A fellow named Dan Walter has a blog that he is working on turning into a book entitled Adventures in Cardiology that is all about the awful experience his wife had during a cardiac procedure at Johns Hopkins. I don’t know Dan or his wife, and for that matter I don’t know any of the people involved in the story. As a matter of fact, I came across the blog when Mr. Walter left a comment on one of my entries at the Huffington Post. Curious, I checked out the link he provided, and found a very well-written account of a bad encounter with the health care system.
You’ll notice that my focus is on the health care system rather than any of the providers or even the institution of Johns Hopkins. Mr. Walter shares my view that the focus ought not be on the providers, but he definitely takes issue with Hopkins. In fact, he’s caught up in all sorts of legal matters with them as we speak–and the Hopkins lawyers are, understandably, none too pleased with his blog. The thing is, though, that this type of adverse outcome happens every day at hospitals all across the country. Because Johns Hopkins is considered one of the best hospitals in the nation, it is also an easy target when it fails, in much the same way that staunch conservatives who are so outspoken about family values and the like fall harder when they are caught up in a sex scandal. I suppose it’s more shocking. But if the focus is on the patient–as I believe it should be–then we ought only to care that something bad happened to them and be less concerned about where it happened. A tragedy at a community hospital in rural Montana demands just as much of our attention as a botched procedure at Massachusetts General Hospital in Boston.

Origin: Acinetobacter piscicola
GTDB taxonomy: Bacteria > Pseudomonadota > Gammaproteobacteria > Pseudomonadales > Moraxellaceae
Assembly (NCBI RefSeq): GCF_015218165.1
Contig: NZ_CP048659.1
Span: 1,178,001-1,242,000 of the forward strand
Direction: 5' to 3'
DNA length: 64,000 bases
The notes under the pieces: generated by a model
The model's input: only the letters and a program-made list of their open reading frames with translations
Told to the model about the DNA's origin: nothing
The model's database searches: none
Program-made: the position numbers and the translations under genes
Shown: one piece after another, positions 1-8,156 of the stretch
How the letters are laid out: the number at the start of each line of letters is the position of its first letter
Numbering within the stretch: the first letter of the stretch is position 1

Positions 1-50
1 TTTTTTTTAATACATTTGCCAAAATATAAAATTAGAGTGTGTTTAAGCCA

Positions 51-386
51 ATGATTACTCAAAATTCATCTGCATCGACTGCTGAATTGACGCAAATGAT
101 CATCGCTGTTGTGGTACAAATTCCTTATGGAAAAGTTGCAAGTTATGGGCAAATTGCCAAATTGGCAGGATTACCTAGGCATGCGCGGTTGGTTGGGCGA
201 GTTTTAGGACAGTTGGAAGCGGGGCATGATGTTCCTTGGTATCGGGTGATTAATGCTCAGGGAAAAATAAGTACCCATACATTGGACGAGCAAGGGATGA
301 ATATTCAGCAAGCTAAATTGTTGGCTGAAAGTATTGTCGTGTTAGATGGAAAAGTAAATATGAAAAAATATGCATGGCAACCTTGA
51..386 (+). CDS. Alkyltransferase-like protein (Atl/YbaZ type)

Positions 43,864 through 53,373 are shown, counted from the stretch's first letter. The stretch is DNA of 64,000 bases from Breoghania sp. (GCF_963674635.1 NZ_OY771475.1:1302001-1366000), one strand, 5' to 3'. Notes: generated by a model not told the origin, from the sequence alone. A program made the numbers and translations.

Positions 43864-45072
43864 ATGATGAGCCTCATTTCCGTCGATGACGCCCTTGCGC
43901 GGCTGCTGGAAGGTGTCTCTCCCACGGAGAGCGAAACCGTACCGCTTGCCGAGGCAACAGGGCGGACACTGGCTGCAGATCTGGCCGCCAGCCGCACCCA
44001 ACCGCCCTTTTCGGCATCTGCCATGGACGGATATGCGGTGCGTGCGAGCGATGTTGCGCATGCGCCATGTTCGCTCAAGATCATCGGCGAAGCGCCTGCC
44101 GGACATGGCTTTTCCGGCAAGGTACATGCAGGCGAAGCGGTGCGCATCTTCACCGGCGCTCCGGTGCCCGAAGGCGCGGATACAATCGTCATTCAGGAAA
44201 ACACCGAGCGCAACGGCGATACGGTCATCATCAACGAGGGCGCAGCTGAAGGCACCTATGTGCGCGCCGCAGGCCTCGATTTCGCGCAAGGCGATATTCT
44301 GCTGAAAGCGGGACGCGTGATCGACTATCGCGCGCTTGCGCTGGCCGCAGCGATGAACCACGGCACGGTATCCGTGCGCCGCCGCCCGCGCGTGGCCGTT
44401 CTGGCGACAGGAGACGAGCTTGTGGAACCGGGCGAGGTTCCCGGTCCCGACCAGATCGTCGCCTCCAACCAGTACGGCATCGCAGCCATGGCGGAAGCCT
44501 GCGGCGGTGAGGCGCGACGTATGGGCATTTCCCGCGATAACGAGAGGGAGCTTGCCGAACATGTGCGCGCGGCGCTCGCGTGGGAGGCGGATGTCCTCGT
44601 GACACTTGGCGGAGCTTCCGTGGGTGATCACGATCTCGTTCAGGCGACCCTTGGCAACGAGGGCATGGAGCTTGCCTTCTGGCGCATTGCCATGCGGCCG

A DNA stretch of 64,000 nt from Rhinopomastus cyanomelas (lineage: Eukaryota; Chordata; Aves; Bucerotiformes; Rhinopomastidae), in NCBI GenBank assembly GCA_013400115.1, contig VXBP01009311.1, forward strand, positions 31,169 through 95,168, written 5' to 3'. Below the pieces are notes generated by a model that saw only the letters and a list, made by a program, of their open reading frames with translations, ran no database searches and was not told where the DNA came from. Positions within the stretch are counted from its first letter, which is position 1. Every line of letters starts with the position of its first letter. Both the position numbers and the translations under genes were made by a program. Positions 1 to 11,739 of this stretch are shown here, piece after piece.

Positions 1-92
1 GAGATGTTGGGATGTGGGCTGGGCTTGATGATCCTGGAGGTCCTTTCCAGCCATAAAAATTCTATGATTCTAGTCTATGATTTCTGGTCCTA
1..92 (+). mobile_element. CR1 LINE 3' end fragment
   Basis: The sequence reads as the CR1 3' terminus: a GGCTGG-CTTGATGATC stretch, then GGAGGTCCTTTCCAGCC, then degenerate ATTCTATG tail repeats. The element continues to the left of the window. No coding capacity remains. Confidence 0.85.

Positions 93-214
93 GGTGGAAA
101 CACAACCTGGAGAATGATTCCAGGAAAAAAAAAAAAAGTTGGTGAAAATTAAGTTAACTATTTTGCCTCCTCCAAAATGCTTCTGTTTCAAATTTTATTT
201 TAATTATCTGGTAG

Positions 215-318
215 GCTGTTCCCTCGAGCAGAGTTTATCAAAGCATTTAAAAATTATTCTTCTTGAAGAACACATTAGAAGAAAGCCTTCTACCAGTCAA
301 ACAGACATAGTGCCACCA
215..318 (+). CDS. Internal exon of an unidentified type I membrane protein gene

http://rcm.amazon.com/e/cm?t=wrighto-20&o=1&p=8&l=bpl&asins=0805091742&fc1=000000&IS2=1<1=_blank&m=amazon&lc1=0000FF&bc1=000000&bg1=FFFFFF&f=ifrIn closing, I can’t speak to the accuracy of the story Mr. Walter presents, though I also have no reason to doubt his account. But it really doesn’t matter, because stories like his do indeed happen all the time. These are the reasons why we need more comparative effectiveness research and more importantly why we need simple quality improvements like those proposed in Atul Gawande’s Checklist Manifesto.